I approached one of the last few spots of the morning with the casual ease of success already under my belt. The same high octane hopper/dropper dredge rig adorned my 6-weight fly rod. This corner bank has never produced a trout for me before, but on a hot sunny afternoon last summer a monster fish revealed itself. It briefly darted out from under the bank and shot upstream. After catching a glimpse of the behemoth that I estimated to be in the “mid-twenties” I couldn’t help from visiting this spot on occasion when I’ve fished this creek. I slowly and somewhat haphazardly approached the corner in my “drunken” haze.
I fired off a cast, as I had several times before, with the empty expectations of impending rejection. This time proved to be different. My rig slowly floated downstream into a root wad on the corner bend when I watched my “bobber” get sucked under. I swiftly set the hook and within milliseconds began repeating rather loudly the phrase “oh my god, oh my god, oh my god!” In retrospect I realize that I was shouting this phrase, in conjunction with other expletives, rather uncontrollably throughout the duel.  Upon hookset the fish immediately porpoised to the surface with a sense of anger that only comes from an apex predator experiencing her first encounter. Once again my mind couldn’t quite comprehend what I was seeing. Stream trout aren’t supposed be this big and thick, this has to be a carp I told myself. Though the tell tale markings of a brown were scorching my synapses. This battle was violent compared to the earlier catch. I knew what I was up against and jumped into the stream to prepare myself for the bare-knuckle brawl. It didn’t disappoint, as this fish was hot under the collar. I made a few ill-timed attempts to subdue the beast using my net with no success. She raced up and down the creek a few times taking me along for the ride. Finally she swam by to my right as I stabbed blindly into the chocolatey abyss. I managed to secure her into my evil clutches.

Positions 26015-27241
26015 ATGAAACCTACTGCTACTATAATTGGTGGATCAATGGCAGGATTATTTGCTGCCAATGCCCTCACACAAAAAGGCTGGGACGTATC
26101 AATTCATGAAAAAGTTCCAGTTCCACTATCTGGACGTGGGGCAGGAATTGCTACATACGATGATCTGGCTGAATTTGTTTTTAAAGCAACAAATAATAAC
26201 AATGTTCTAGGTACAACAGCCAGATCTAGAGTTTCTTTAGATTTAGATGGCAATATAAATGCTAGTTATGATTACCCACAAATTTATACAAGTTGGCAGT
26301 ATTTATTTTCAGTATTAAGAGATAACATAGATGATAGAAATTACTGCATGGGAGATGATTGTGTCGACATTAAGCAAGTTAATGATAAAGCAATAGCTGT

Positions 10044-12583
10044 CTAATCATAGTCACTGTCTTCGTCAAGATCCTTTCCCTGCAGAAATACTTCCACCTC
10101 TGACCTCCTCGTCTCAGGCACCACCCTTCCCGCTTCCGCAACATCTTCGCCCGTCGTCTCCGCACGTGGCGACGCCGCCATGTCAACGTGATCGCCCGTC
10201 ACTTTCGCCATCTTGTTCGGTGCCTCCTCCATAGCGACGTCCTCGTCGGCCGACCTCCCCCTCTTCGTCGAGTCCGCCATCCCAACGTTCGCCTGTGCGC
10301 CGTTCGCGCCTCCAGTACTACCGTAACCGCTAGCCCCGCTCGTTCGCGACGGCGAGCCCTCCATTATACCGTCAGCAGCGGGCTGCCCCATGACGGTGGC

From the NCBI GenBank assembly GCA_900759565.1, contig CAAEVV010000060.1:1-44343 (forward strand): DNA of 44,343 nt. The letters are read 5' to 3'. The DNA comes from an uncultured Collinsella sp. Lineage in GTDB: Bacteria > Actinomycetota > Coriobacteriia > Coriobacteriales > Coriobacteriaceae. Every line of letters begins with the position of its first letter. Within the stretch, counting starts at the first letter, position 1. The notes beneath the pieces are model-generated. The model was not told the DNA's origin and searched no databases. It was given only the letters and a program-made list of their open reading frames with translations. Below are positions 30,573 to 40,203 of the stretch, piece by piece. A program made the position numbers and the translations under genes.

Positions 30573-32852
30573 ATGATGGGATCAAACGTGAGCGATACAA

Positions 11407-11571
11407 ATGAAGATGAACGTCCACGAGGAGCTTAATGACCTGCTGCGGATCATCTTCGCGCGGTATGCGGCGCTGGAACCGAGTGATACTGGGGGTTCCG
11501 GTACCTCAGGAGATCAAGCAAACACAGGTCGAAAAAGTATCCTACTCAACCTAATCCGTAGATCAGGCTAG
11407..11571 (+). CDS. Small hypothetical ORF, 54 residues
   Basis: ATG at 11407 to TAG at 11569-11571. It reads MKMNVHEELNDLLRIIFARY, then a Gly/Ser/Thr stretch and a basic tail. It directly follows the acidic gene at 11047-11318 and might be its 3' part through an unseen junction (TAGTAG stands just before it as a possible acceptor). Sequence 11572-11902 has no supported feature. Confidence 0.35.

I was dumbfounded at this point. My big fish drunkenness had moved into full blackout mode. The first fish was big but this one was a much thicker specimen. I pulled out the camera to snap a few pics and measure her. My usual attention to detail was nonexistent. I didn’t realize it but the big brown soaked my camera lens with a convulsive flap of the tail. I would later come to find out that most of my shots of this fish were blurry and very poorly lit. The fishing gods have a strange propensity to even the scorecard. One of my better stream trout was brought to hand, but I did a poor job in the photography department. It’s of little importance in the larger scheme of things. This morning outing will be permanently committed to the memory banks for a lifetime of enjoyment.


I released the big girl back to the creek and continued to stumble back to my car. There would be no more casts this morning, as I concluded that I’d done enough damage. After about 15 minutes of hiking I realized that I my net wasn’t strapped to my back and my sunglasses were nowhere to be found. A quick 180 was in order as I slowly made my way back to the scene of the crime. Upon initial inspection there was no sign of my net. My big trout drunkenness isn’t just lip service. As I replayed the moment in my head I realized that I simply let go of my net allowing it to flow downstream after I released the fish. I began to walk downstream attempting to recover my net. After searching for some time I feared it lost. Just before I threw in the towel I noticed the submerged handle protruding from a thick logjam. I retrieved the net from the cluster of branches and wandered my way back to civilization. The air was thick with humidity. The air was thick with the smell of victory. I Love the Smell of Napalm in the Morning.

This outing was the catalyst for a piece I wrote for American Angler. Look for my Close Encounters feature article in the January/February issue on newsstands now.